When it comes to improving your ability to perform real-life movement, this form of training can provide incredible results.
At its core, yoga involves controlling the breathing and movement patterns in such a way that requires activation of numerous stabilizing muscles to hold a position for an extended period of time.
The carryover to daily life is profound, as you will encounter the need for this form of physical activity multiple times per day. Any time you find yourself needing to perform a physical task that requires managing a load for any significant amount of time, there are various muscle groups in place that are working together to ensure you get the job done safely.
The musculature of your abdominal region, lower back and hips are great examples. While improving the ability to perform explosive, dynamic movements is beneficial, training the support system that allows these movements is just as important.
Yoga is also remarkable at increasing the flexibility of the entire body. Most of us possess one if not more parts of our body that are profoundly lacking in mobility. Working at a desk all day, long car rides and sleeping in the same position each night can all contribute to this issue.
While there are numerous forms of yoga, they all place an emphasis on elongating and stretching differing muscle groups. Mobility is vital in regard to injury prevention and optimizing your overall function throughout your life.
If you fall in to the category of people that consider yoga a leisurely activity to be enjoyed by meditation gurus alongside candlelight, I urge you to give it a try and see if your opinion changes the next morning!
Many of you following this discussion may actually be involved in a sport. Whether you are a competitive athlete, busy college student intent of dominating the intramural league or a weekend warrior looking forward to the next city league basketball game, you undoubtedly like the idea of improving in your sport.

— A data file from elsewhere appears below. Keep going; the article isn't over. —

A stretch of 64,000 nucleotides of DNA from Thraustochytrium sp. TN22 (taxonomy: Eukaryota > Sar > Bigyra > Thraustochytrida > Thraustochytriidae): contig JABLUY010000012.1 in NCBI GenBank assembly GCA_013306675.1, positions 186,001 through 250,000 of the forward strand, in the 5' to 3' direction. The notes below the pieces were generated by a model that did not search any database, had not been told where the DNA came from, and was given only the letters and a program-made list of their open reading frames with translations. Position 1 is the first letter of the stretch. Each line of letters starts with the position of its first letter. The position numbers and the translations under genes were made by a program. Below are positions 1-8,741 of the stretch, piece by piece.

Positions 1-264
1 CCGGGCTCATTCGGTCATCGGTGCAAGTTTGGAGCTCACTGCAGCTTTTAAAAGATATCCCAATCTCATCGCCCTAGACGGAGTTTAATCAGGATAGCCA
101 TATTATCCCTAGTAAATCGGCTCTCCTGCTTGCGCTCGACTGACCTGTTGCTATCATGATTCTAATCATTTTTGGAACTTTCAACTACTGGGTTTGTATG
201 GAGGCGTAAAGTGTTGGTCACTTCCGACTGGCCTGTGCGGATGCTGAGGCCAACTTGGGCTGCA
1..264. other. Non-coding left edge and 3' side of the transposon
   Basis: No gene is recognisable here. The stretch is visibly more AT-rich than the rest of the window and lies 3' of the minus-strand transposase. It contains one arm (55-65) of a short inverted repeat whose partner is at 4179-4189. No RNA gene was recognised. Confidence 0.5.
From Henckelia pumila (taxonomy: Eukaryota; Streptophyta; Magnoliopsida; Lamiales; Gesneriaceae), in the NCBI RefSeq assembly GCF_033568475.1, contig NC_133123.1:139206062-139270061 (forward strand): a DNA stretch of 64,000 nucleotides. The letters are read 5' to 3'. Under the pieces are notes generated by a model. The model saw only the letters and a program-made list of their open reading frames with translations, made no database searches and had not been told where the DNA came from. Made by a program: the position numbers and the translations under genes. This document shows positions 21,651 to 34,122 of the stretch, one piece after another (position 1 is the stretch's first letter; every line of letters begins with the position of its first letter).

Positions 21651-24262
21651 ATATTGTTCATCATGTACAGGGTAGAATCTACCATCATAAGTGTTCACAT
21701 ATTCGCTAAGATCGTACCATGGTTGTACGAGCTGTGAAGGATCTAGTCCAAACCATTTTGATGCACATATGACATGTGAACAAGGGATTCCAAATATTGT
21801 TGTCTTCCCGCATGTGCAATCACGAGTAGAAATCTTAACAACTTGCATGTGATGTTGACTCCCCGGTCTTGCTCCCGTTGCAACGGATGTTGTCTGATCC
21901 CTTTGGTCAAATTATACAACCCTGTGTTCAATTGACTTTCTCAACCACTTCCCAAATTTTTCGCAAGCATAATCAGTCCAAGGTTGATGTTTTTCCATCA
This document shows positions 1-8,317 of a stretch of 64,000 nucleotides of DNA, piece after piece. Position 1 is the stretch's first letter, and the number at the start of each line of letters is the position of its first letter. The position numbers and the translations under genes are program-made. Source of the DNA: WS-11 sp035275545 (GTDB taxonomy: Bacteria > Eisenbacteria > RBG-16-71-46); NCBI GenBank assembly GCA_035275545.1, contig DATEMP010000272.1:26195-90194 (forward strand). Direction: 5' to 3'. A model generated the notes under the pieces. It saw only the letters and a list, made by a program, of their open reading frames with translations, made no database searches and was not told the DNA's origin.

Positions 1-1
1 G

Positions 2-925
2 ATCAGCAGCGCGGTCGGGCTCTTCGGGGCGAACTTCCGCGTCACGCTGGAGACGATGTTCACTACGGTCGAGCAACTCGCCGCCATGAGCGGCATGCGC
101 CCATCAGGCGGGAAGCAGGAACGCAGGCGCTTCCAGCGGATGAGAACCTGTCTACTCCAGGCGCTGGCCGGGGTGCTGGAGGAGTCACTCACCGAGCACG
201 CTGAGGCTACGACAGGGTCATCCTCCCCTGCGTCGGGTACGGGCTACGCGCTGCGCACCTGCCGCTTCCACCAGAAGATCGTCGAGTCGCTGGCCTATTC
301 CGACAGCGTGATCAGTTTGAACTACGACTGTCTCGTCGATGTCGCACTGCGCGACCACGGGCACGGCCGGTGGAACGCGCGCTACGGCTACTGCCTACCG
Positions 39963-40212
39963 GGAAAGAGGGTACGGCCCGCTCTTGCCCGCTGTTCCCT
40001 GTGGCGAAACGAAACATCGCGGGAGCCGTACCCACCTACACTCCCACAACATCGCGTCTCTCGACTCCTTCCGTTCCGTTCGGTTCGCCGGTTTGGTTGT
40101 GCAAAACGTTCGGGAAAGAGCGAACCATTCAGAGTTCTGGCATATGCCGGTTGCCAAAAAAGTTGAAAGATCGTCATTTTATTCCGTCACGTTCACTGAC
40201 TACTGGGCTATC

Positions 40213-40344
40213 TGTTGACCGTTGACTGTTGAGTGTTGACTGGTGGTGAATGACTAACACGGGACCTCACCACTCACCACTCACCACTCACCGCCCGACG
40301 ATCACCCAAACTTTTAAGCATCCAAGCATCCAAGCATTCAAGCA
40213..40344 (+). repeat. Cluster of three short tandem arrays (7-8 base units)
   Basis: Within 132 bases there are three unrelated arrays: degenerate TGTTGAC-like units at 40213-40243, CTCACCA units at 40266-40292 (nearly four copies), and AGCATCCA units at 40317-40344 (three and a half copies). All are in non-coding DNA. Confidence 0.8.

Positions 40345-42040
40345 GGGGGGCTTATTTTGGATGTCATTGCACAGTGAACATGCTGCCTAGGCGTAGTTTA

As an athlete, the urge to gain an edge over the competition is a universal drive present in every level of sport. Although the purpose of our discussion is about how to improve your functional fitness regarding your daily life, sports IS often a part of this equation.
If you find yourself in an exercise routine that is completely devoid of any movements or exercises that directly translate to your sport, it is time you consider your reasoning behind this situation.
While increasing your strength, speed and power certainly hold merit in dominating the playing field, these goals need to be paired with activities that carry over into your specific sport.
We won’t get to into detail on specifics exercises to include in your own sport-specific training, as there are a countless number of sports to consider. However, the point is that your training program should not only focus on the foundation of athleticism as a whole, but also the specific movement patterns and techniques required of your sport of choice.
Hopefully upon completing this discussion you have gained a firm understanding of just what it means to be functionally fit. Your time is by far the most valuable resource in your possession. Don’t waste this time buying into exercise programs promising “six-pack abs in thirty days” or “shed 30 pounds in six weeks”.
Exercise is not a temporary sprint (no pun intended) to a short-term goal, rather a marathon to be enjoyed for the duration of your life. As you choose a fitness routine or particular form of training, make sure that you factor in the skills needed for your unique lifestyle.
The body is far more than a pair of biceps or a well-defined midsection. There are an incredible number of structures and moving parts all working together to accomplish any intended movement pattern. Your training needs to consider the system as a whole.
As humans, anything we voluntarily do on a consistent basis need to be enjoyed and exercise is no exception. Avoid subjecting yourself to long, grueling workout routines that feel like medieval torture and leave you banged up and bitter day after day.
As an individual, you must decide what functional fitness means for you. Once you make this decision, structure your exercise routine around this definition.
By doing this, you set yourself up for a life filled with steady progress unhindered by pain and discomfort. Play the long game!
“No man has the right to be an amateur in the matter of physical training. It is a shame for a man to grow old without seeing the beauty and strength of which his body is capable.” –Socrates